1. Phone surveys or written questionnaires asking individuals about their past involvement in
various forms of criminal behaviour.
2. Valuable source of information for victimless crimes such as rug use.
3. Independent of police and citizen reporting practices.
1. Inaccurate or incomplete reporting
2. Reporting BIAS
3. No Independent measure if validity.
Patterns of crime in Canada
1. Crime rate comparable to what it was in 1973.
2. Majority of crimes are non-violent. E.g. 2, 5 million code offences in Canada 12% are
violent, 48 % property and the rest is other. Homicide=.002% violent crimes in
3. The majority of violent crimes are perpetrated by non-strangers; 73% strangers, 37
family, 37 friends and acquaintances.
4. Most crimes do not involve the use of a weapon or involve serious injury; 73% have
5. What are my chances of becoming victim of violent crime?
Gender: equally at risk, except sexual assault.
Age: personal victimization; decreases when getting older. Highest risk – 15-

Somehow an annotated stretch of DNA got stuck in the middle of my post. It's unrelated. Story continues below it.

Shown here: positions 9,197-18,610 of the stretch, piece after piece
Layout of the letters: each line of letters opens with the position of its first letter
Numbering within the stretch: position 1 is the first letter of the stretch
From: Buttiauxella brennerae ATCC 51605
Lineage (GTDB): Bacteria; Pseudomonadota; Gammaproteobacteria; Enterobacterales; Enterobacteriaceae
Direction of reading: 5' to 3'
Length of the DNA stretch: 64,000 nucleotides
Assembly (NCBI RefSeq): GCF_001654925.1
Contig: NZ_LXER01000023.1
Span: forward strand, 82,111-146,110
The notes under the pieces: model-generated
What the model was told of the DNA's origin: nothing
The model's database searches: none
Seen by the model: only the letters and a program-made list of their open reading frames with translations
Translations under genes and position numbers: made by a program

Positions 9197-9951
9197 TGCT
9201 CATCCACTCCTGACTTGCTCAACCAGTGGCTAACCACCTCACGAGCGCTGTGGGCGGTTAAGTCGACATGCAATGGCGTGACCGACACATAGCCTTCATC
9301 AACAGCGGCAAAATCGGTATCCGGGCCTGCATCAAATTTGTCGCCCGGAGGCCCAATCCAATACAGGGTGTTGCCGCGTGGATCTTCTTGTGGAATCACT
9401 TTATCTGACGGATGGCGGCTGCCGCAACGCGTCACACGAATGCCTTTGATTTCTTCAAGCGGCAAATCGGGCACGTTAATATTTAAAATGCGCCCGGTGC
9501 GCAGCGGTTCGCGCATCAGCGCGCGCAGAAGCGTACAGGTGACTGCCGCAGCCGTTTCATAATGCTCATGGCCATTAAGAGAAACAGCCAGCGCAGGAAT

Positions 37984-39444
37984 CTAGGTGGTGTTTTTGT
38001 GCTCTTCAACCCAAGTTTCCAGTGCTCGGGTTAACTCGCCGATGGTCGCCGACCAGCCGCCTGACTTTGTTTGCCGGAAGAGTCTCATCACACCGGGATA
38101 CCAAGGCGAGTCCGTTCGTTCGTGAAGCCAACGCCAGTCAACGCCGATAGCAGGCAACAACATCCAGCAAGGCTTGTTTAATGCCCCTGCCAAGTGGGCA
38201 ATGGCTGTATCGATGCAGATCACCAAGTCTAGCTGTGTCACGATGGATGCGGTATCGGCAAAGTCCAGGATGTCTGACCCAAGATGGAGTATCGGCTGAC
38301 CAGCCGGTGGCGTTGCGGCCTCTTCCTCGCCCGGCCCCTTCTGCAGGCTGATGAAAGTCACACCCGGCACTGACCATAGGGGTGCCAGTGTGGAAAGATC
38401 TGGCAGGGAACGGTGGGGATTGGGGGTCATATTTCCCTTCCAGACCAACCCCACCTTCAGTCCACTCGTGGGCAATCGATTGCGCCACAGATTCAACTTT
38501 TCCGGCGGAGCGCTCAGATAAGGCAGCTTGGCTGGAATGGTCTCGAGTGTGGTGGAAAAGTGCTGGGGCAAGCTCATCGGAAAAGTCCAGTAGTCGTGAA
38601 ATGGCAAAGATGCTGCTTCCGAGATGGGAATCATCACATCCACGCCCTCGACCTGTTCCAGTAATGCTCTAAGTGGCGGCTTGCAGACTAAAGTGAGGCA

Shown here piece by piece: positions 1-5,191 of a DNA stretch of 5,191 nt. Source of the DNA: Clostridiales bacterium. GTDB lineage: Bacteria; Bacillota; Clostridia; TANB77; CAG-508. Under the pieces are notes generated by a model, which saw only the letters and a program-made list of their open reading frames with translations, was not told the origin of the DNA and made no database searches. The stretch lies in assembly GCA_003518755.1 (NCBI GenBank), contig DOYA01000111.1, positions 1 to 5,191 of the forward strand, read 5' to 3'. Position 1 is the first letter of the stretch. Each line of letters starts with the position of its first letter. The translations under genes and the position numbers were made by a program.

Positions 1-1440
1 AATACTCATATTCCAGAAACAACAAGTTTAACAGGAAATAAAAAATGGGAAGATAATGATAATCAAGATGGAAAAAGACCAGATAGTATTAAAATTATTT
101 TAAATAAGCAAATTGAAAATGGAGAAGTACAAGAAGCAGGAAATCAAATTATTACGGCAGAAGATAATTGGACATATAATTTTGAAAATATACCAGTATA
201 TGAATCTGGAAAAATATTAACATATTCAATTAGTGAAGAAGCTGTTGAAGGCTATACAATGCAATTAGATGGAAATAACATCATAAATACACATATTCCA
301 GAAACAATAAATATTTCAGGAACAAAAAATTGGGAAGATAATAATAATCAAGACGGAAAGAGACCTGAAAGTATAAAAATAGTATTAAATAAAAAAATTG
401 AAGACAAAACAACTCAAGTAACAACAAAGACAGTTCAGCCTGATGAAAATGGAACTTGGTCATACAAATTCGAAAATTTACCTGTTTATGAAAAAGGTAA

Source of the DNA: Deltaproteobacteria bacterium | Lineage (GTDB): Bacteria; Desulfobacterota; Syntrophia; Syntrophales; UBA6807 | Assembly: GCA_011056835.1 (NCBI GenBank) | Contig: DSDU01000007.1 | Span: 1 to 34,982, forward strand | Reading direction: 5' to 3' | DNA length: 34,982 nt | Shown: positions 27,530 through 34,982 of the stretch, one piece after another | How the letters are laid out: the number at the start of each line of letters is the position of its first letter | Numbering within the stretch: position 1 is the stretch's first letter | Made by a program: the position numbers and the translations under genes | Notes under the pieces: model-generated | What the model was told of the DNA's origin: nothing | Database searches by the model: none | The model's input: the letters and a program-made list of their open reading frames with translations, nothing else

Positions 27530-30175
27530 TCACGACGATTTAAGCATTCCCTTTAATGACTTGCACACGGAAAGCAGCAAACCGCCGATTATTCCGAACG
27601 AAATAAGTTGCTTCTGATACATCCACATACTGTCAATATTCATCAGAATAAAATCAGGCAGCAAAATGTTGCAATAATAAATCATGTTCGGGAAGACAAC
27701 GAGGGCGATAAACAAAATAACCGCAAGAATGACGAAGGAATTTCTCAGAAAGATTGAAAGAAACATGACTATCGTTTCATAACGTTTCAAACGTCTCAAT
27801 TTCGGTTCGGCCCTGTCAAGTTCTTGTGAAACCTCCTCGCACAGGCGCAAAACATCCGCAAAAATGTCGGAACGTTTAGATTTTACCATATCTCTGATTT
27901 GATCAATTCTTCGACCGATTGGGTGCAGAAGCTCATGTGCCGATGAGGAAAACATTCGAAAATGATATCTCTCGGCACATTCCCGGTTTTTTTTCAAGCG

24... 65+ = lower risk
Marital status, single or divorced
Occupation- unemployed people and students.
Activities; more time outside at night the greater the risk of being victimized.
House hold income: lower than 50,000- risk of victimization
Residence: urban areas are more risky.
The vast majority are not the serious violent dangerous crime that fit the public’s
idea, minor incidents involving neither serious crimes nor extensive injury. The use and abuse of crime statistics.
1. Role of statistics in claims-making; the process through which activities and
people are defined as social problems requiring immediate intervention. Requiring
new laws or tougher penalties.
2. Forms of abuse
Use of aggregate measures; the reference to general categories of
criminal behaviour – combine different types of crime. E.G violent youth
crime & its severe forms of youth crime. Fails to recognize that youth
crime includes homicide, sexual assa